Sentence Examples with the word growth

Its commerce increased with the growth of Rome, and this, and the decay of agriculture in Italy, which obliged the capital to rely almost entirely on imported corn (the importation of which was, from 267 B.C. onwards, under the charge of a special quaestor stationed at Ostia), rendered the possession of Ostia the key to the situation on more than one occasion (87 B.C., A.D.

From the partition in 1815 to the war of 1866 the history of Saxony is mainly a narrative of the slow growth of constitutionalism and popular liberty within its limits.

The growth of the marked cells is kept under observation for three or four days, by which time the colonies will be large enough to be taken out of the chamber and placed in flasks.

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This operation is varied in detail according to the kind of plant to be propagated, but it is essential in all cases that the affinity between the two plants be near, that the union be neatly effected, and that the ratio as well as the season of growth of stock and scion be similar.

In such a movement as early Christian gnosticism, Babylonian elements - modified, to be sure, and transformed - are largely present, while the growth of an apocalyptic literature is ascribed with apparent justice by many scholars to the recrudescence of views the ultimate source of which is to be found in the astral-theology of the Babylonian and Assyrian priests.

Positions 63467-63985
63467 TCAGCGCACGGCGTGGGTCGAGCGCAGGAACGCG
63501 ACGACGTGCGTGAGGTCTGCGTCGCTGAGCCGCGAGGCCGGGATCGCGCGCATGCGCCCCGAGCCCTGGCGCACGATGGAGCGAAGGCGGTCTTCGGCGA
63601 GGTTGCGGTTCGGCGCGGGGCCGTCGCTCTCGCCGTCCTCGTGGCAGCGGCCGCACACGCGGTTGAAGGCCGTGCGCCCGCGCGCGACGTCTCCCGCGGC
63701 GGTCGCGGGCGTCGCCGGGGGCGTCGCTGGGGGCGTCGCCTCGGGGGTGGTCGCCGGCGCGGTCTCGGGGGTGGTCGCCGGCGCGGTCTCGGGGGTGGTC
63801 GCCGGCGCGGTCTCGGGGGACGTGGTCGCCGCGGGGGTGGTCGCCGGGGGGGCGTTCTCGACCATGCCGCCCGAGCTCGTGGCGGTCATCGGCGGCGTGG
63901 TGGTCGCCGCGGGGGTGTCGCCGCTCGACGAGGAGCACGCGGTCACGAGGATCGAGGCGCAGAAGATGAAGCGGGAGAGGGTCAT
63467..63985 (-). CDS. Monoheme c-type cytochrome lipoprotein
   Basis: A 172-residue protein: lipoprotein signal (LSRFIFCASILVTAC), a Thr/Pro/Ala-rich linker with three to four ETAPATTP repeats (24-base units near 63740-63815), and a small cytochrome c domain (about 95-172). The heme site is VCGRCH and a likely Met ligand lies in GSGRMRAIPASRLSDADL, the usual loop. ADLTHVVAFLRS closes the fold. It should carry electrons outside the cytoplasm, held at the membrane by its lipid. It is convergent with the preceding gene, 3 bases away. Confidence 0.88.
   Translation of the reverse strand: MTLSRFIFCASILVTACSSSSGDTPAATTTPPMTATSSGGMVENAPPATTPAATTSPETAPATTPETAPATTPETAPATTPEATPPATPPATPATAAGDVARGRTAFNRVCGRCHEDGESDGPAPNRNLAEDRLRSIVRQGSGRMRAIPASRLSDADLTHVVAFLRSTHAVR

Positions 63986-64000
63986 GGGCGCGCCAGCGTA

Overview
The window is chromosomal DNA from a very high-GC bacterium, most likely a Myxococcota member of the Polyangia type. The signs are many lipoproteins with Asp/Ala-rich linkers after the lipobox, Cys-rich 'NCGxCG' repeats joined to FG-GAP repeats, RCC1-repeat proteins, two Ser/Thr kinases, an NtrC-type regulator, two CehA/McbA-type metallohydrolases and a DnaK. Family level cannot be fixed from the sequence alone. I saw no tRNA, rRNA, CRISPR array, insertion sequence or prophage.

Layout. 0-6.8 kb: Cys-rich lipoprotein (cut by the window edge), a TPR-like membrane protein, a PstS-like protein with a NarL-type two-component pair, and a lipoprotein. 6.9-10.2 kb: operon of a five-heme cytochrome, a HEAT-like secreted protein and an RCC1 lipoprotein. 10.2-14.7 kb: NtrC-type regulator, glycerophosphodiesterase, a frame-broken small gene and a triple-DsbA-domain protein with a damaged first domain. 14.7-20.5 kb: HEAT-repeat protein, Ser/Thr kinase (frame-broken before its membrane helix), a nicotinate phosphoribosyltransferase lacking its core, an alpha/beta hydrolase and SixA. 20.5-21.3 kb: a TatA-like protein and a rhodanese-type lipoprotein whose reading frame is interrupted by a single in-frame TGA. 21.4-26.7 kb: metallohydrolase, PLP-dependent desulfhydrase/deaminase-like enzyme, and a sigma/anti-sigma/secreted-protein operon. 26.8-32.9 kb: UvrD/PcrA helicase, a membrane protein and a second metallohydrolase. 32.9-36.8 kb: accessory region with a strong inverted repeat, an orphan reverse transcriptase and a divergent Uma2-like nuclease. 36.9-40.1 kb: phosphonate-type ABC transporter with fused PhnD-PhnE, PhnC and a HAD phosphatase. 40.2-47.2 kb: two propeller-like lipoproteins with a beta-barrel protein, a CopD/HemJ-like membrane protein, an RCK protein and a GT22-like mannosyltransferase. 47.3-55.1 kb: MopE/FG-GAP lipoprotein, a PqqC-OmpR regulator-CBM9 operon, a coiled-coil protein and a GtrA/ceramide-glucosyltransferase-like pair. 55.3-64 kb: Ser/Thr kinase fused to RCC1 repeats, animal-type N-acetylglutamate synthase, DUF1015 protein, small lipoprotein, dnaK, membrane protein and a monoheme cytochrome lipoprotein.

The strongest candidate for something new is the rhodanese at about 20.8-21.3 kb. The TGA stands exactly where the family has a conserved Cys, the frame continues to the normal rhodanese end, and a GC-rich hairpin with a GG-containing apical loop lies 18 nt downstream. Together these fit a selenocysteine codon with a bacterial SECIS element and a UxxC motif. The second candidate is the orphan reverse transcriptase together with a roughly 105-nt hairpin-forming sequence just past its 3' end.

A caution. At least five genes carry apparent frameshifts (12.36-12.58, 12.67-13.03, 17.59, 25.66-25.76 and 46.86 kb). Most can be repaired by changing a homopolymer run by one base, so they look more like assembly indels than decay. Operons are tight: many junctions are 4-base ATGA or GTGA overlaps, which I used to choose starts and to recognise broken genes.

The rising of 1836 against Gutierrez seems to-day most interesting, for it was in part a protest against the growth of federalism in Mexico.

In the more primitive types of flowers the torus is more or less convex, and the series of organs follow in regular succession, culminating in the carpels, in the formation of which the growth of the axis is closed (fig.

Early in the 19th century Andrew Knight showed by experiment that the vertical growth of stems and roots is due to the influence of gravitation, and made other observations on the relation between the position assumed by plant organs and external directive forces, and later Dutrochet, H.

In eighty years, which is about the limit of its profitable growth for timber.

The enormous rate at which aphids multiply under favourable conditions makes them of the greatest economic importance, since the growth of immense numbers of the same kind of plant in close proximity - as in ordinary farm-crops - is especially advantageous to the insects that feed on them.